Aaron M. Sprecher / AP
Sunday, May 26, 2019 | 2 a.m.
Bryson Stott has already been following in the footsteps of some of baseball’s biggest stars.
Now he’s getting ready to take the next step.
The UNLV shortstop is projected to go in the first round of the June 3 amateur draft, possibly putting him on a trajectory to become the latest star to emerge from Las Vegas, after Kris Bryant and Bryce Harper.
“He works hard and understands his craft, and that’s the difference between Bryson and most people at this level, is he understands who he is, what he can do and how to do it,” said Kevin Higgins, a member of UNLV’s coaching staff who played briefly with the San Diego Padres. “And once you understand those, you have a better chance. Now you couple in the talent that’s off the charts, and now you have a player who’s gonna be a first-round pick and the best shortstop in the country.”
Stott is a semifinalist for the Golden Spikes Award, honoring the nation’s best overall player. He’s also on the shortlist for the Brooks Wallace Award, which recognizes the nation’s top college shortstop. Stott batted .361 this season with 10 home runs and 36 RBIs. He has a fielding percentage of .967.
Though the future looms, he said he’s more focused on leading the third-seeded Rebels in the Mountain West tournament, which begins Thursday. “I haven’t really thought about it, just really not thinking about the what if’s,” Stott said.
Stott’s humility may be his most impressive trait.
“He’s more confident than cocky, and it’s just refreshing. I think people like that,” said Hall of Famer Greg Maddux, a volunteer pitching coach at UNLV. “Nobody likes arrogant players. I think it will help probably just the fact that you don’t have to worry about coaching it out of him. I think one of the worries you have as a coach is you never want to coach personality out of a player unless you have to, and you’re definitely not going to have to with Bryson.”
Like Bryant and Harper, Stott has grown up in Las Vegas. Bryant went to Bonanza High School and ended up at the University of San Diego, while Harper left Las Vegas High after his sophomore year to attend the College of Southern Nevada, where he led the Coyotes to the 2010 JUCO World Series.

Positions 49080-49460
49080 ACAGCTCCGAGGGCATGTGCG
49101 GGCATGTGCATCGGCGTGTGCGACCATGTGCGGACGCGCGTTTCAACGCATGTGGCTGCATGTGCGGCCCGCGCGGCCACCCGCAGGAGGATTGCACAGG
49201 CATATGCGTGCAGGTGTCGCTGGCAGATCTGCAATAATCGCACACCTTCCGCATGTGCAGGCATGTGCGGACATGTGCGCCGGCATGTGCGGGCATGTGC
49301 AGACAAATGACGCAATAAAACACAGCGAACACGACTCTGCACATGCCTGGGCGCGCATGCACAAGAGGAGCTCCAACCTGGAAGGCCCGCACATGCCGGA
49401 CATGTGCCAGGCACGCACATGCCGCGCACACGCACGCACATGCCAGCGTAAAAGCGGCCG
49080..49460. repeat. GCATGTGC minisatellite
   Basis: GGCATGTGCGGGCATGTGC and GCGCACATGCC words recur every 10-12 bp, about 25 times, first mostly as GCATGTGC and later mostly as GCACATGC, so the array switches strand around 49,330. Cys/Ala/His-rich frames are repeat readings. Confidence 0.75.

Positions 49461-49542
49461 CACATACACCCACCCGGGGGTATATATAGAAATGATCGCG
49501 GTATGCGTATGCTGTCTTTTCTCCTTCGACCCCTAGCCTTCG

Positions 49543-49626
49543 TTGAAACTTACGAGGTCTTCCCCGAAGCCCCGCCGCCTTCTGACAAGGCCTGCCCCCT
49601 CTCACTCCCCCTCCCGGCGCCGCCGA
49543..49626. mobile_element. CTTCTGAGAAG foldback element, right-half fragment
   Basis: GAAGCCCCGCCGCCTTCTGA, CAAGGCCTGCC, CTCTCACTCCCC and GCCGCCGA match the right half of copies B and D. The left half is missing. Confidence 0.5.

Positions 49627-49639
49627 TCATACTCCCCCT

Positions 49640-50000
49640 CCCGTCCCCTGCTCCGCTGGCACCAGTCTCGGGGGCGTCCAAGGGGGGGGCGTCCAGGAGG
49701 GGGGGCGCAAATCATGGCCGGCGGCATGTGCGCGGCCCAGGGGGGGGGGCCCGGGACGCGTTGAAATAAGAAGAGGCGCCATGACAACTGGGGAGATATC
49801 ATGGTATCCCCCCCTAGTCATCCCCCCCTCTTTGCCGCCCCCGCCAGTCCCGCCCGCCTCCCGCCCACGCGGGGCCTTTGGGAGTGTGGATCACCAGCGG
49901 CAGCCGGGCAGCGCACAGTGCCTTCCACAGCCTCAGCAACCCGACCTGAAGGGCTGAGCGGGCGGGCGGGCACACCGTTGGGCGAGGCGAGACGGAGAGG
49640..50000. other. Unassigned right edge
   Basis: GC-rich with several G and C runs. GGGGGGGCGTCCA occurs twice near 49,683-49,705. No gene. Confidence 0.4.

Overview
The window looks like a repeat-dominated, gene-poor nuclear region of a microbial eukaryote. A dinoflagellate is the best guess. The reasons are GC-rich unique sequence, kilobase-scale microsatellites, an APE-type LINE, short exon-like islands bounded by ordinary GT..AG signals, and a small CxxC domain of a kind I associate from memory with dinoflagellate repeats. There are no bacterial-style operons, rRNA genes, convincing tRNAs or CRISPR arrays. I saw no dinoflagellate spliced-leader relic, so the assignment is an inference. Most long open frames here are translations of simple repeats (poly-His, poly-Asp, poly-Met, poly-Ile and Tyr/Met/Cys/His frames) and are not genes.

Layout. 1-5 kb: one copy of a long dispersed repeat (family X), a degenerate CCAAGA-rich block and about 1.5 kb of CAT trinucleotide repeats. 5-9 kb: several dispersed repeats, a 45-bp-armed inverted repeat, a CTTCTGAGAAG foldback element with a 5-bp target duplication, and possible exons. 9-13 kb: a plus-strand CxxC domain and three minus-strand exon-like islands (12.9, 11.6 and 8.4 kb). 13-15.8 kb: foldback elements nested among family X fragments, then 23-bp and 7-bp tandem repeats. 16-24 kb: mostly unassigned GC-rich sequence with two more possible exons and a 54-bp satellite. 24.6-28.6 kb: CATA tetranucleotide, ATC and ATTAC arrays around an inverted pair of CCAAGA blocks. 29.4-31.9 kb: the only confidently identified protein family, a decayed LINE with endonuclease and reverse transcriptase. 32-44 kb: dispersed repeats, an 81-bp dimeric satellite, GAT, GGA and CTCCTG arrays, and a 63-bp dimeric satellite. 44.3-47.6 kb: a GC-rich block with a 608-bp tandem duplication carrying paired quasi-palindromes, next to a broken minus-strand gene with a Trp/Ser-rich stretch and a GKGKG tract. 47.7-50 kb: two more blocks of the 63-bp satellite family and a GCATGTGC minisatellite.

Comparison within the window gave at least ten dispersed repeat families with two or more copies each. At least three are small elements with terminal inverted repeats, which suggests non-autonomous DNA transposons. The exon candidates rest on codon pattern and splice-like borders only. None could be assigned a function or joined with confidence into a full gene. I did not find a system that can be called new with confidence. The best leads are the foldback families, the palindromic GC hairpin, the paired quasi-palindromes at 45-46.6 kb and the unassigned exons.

The Washington Nationals chose Harper with the first overall selection of the 2010 amateur draft. He signed a 13-year, $330 million contract in the offseason to join the Philadelphia Phillies.
Bryant was taken second overall by the Chicago Cubs in the 2013 draft and made his big-league debut in 2015. He helped lead the Cubs to their first World Series title in more than a century while also winning the NL MVP in 2016.
Stott comes from a tight-knit family that has embedded itself in the community.
His father, Derek, was the starting quarterback at UNLV from 1989-91. His mother, Shana, graduated from the school and is a teacher in the Clark County School District. His sister, Breauna, is a freshman on the UNLV cheer team that won the national championship in January.
“I’ve learned that I’m way more than a baseball player,” Stott said. “I’m a son, I’m a cousin, I’m a friend. Just being able to be with my family and my friends all the time, they don’t really talk about baseball. Having that time with them and letting everything go is just kind of pretty cool.”
Stott said he’s motivated by the memory of his late best friend, Cooper Owen, who died their senior year at Desert Oasis High School. The 21-year-old Stott still wears a remembrance bracelet and has a tattoo on his arm for his friend.
“One of his last messages to me was that he wanted to see me in the majors,” Stott said. “He also knew I’d be at UNLV, and he just told me to keep playing. That’s what he wanted me to do. Playing for him and playing for his family is really what keeps me going, just knowing he’s up there watching.”
Stott said overcoming his friend’s death made him appreciate the sport much more, and it also helped him realize there is more to life than baseball. Perhaps, he said, that’s why he’s grown into the player he is today.
“He plays the game the right way, he’s very special,” Higgins said. “And coupled with his talent, I think his mindset is what helps him do it. Because you would not know. He doesn’t portray that self in the locker room, on the bus, on the planes, in the dugout. He knows he’s a dude, everybody else knows he’s a dude, but it’s not portrayed that way. He’s a humble superstar.”